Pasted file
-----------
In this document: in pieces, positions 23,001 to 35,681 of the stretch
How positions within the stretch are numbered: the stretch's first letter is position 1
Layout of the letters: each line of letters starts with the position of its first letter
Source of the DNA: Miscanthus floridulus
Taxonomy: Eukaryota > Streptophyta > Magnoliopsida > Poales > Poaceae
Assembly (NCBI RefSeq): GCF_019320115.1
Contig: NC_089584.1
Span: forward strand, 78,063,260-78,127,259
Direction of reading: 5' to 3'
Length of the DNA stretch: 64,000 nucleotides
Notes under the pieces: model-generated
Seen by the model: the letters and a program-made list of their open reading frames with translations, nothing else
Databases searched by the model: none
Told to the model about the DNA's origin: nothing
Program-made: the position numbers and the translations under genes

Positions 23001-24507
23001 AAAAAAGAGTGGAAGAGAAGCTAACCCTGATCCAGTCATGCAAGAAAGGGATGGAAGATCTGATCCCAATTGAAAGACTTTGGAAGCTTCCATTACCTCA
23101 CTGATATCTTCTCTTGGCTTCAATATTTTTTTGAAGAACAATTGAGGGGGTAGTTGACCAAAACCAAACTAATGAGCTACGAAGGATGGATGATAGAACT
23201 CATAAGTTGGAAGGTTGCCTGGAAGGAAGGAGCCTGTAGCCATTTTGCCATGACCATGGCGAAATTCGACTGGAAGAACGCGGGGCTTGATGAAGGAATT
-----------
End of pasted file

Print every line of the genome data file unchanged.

In this document: in pieces, positions 23,001 to 35,681 of the stretch
How positions within the stretch are numbered: the stretch's first letter is position 1
Layout of the letters: each line of letters starts with the position of its first letter
Source of the DNA: Miscanthus floridulus
Taxonomy: Eukaryota > Streptophyta > Magnoliopsida > Poales > Poaceae
Assembly (NCBI RefSeq): GCF_019320115.1
Contig: NC_089584.1
Span: forward strand, 78,063,260-78,127,259
Direction of reading: 5' to 3'
Length of the DNA stretch: 64,000 nucleotides
Notes under the pieces: model-generated
Seen by the model: the letters and a program-made list of their open reading frames with translations, nothing else
Databases searched by the model: none
Told to the model about the DNA's origin: nothing
Program-made: the position numbers and the translations under genes

Positions 23001-24507
23001 AAAAAAGAGTGGAAGAGAAGCTAACCCTGATCCAGTCATGCAAGAAAGGGATGGAAGATCTGATCCCAATTGAAAGACTTTGGAAGCTTCCATTACCTCA
23101 CTGATATCTTCTCTTGGCTTCAATATTTTTTTGAAGAACAATTGAGGGGGTAGTTGACCAAAACCAAACTAATGAGCTACGAAGGATGGATGATAGAACT
23201 CATAAGTTGGAAGGTTGCCTGGAAGGAAGGAGCCTGTAGCCATTTTGCCATGACCATGGCGAAATTCGACTGGAAGAACGCGGGGCTTGATGAAGGAATT